Stress is very dangerous, not to mention expensive.  Businesses across the U.S. of A. lose $200-$300 billion dollars annually to stress, resulting in loss in productivity (i.e., less progress) and treatment costs. Effects of stress in the workplace include absenteeism, disruptive outbursts, and the tendency to do as little as possible to get by. 

All reduce productivity and damage an organization's bottom line.  Plus, many of us do not have a well-defined boundary between work and home, and end up taking work problems home with us and letting them affect our personal life.

“If you are distressed by anything external, the pain is not due to the thing itself, but to your estimate of it; and this you have the power to revoke at any moment.”       -- Marcus Aurelius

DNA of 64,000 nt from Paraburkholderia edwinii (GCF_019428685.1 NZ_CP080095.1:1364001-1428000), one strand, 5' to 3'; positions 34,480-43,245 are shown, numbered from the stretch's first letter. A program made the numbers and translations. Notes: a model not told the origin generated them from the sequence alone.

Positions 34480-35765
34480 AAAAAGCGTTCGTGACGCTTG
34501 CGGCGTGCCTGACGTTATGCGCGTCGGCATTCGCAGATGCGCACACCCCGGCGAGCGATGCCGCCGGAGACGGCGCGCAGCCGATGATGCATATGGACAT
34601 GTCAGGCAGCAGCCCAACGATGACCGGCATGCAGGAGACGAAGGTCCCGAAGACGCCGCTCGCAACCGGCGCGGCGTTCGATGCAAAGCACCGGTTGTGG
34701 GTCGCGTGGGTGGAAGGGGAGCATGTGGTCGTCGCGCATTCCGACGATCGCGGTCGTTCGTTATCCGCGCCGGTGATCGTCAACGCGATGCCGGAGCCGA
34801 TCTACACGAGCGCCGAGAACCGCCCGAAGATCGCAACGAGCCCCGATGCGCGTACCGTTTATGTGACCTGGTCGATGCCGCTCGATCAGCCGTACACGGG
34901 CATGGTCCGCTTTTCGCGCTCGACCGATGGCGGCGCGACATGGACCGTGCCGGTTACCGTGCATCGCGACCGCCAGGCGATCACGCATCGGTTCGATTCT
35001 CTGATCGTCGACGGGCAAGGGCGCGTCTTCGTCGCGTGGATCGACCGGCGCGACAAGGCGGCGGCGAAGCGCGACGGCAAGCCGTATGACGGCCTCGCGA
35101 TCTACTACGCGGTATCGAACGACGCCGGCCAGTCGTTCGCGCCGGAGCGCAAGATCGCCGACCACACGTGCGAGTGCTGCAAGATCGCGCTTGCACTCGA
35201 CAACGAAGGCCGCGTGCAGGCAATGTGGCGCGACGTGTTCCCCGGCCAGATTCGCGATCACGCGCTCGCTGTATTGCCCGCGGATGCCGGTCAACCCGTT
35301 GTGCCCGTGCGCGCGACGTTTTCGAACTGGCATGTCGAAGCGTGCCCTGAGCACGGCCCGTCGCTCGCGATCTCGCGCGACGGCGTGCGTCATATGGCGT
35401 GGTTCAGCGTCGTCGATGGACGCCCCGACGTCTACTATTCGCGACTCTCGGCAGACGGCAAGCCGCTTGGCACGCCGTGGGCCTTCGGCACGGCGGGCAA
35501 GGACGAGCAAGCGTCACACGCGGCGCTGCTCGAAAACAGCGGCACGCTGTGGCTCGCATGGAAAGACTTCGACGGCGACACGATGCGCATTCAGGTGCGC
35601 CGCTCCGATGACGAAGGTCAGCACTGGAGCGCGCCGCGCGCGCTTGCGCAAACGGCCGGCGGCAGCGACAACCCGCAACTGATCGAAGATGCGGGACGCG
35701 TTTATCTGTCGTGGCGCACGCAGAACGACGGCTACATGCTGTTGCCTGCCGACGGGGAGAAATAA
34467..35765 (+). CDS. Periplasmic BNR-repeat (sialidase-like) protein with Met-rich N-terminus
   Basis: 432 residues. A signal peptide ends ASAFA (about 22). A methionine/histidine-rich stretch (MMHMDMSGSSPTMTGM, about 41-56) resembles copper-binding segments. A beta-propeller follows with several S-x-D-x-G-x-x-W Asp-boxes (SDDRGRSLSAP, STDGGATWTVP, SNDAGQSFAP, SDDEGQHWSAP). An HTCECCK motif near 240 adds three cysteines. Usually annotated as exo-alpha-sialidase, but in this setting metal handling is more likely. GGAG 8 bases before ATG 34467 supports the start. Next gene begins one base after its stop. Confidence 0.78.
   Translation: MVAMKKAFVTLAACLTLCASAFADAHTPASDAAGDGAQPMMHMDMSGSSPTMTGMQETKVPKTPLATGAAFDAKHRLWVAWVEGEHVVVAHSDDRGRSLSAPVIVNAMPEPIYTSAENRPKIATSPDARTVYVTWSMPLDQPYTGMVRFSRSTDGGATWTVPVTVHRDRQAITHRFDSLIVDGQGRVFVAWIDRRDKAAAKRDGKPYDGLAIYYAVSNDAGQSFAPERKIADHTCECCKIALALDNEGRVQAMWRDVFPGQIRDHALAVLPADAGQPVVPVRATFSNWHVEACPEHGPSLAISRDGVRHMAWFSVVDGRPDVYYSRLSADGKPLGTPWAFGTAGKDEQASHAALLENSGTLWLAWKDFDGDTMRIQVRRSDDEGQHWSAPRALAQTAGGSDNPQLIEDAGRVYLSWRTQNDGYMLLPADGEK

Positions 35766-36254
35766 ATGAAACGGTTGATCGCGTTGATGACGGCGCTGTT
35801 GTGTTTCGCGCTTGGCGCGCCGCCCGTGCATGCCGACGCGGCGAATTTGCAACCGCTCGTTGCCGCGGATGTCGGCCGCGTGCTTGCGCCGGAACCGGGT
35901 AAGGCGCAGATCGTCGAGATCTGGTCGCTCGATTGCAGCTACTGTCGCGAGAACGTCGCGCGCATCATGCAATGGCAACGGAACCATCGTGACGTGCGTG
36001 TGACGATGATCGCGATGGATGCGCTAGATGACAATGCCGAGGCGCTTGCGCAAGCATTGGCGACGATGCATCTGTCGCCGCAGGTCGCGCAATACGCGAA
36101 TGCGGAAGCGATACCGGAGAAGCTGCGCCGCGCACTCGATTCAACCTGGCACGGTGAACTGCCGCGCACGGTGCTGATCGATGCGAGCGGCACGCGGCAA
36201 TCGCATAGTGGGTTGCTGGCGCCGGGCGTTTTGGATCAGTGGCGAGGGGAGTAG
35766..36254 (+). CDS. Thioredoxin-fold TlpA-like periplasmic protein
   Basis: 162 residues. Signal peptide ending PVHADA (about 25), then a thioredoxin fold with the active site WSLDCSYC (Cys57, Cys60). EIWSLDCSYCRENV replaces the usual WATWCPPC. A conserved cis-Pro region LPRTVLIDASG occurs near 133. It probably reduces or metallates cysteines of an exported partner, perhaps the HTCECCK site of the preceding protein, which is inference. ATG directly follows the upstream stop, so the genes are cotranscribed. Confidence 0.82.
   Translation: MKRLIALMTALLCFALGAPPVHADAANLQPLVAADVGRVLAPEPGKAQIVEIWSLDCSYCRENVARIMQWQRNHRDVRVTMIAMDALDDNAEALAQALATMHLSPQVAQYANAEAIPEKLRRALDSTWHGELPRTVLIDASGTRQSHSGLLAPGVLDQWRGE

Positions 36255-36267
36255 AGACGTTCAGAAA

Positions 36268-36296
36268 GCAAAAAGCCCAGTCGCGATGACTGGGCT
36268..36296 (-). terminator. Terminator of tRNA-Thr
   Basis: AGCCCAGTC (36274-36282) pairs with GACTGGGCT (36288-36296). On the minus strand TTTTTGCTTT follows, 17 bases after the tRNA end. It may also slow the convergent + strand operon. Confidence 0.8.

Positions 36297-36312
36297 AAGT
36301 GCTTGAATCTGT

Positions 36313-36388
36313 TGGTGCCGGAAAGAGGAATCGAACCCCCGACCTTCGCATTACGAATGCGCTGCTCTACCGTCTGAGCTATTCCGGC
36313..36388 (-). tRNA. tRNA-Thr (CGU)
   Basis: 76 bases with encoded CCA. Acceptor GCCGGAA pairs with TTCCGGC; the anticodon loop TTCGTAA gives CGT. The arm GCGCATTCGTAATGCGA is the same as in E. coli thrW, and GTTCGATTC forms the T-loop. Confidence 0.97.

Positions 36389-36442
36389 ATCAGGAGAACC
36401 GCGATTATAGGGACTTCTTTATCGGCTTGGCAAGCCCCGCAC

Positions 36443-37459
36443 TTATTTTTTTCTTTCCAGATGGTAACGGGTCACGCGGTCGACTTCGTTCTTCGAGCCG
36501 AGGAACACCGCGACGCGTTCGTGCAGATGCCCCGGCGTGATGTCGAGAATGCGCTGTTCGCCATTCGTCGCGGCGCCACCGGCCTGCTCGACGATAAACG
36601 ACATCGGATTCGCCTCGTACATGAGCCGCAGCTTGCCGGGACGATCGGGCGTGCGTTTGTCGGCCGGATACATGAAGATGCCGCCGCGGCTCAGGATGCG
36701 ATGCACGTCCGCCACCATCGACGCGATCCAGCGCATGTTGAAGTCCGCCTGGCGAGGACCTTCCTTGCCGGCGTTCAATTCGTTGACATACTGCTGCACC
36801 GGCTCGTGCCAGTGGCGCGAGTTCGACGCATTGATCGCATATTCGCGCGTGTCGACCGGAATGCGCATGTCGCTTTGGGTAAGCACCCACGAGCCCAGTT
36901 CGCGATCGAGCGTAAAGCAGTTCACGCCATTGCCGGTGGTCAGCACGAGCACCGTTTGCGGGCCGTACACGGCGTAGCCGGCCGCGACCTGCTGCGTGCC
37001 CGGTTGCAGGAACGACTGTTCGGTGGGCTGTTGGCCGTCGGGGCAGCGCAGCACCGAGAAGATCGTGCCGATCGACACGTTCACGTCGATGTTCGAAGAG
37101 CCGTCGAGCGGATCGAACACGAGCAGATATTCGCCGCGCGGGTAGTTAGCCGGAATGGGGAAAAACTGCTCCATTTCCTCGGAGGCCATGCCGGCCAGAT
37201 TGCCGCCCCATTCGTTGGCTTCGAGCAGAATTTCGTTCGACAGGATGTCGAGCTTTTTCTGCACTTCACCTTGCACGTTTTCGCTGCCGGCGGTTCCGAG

I don’t mean to stress you out about stress, but the crazy thing to consider is that WE are truly the ultimate cause of our own stress. It is our reaction to stressful stimuli that “makes us sick,” not the stimuli themselves.  We internalize too much outside pressure, which causes inside pressures.  No matter what the circumstance, we still have power over the attitude we take toward it.  When we feel stress, we become focused on the pain and not the opportunities to take positive steps. 

Often, we invest so much time dealing with stress that we don’t take time to progress.

We all relate to stimuli differently.  What really freaks one person out may excite another, or only mildly irritate a third person.  The key is to know in advance positive ways to respond to stressful stimuli.

Contributed by:  Dean Lindsay, Award Winning Speaker and Author of The Progress Challenge & Co-Author of Stepping Stones to Success   

Dean Lindsay, Sales and Leadership Speaker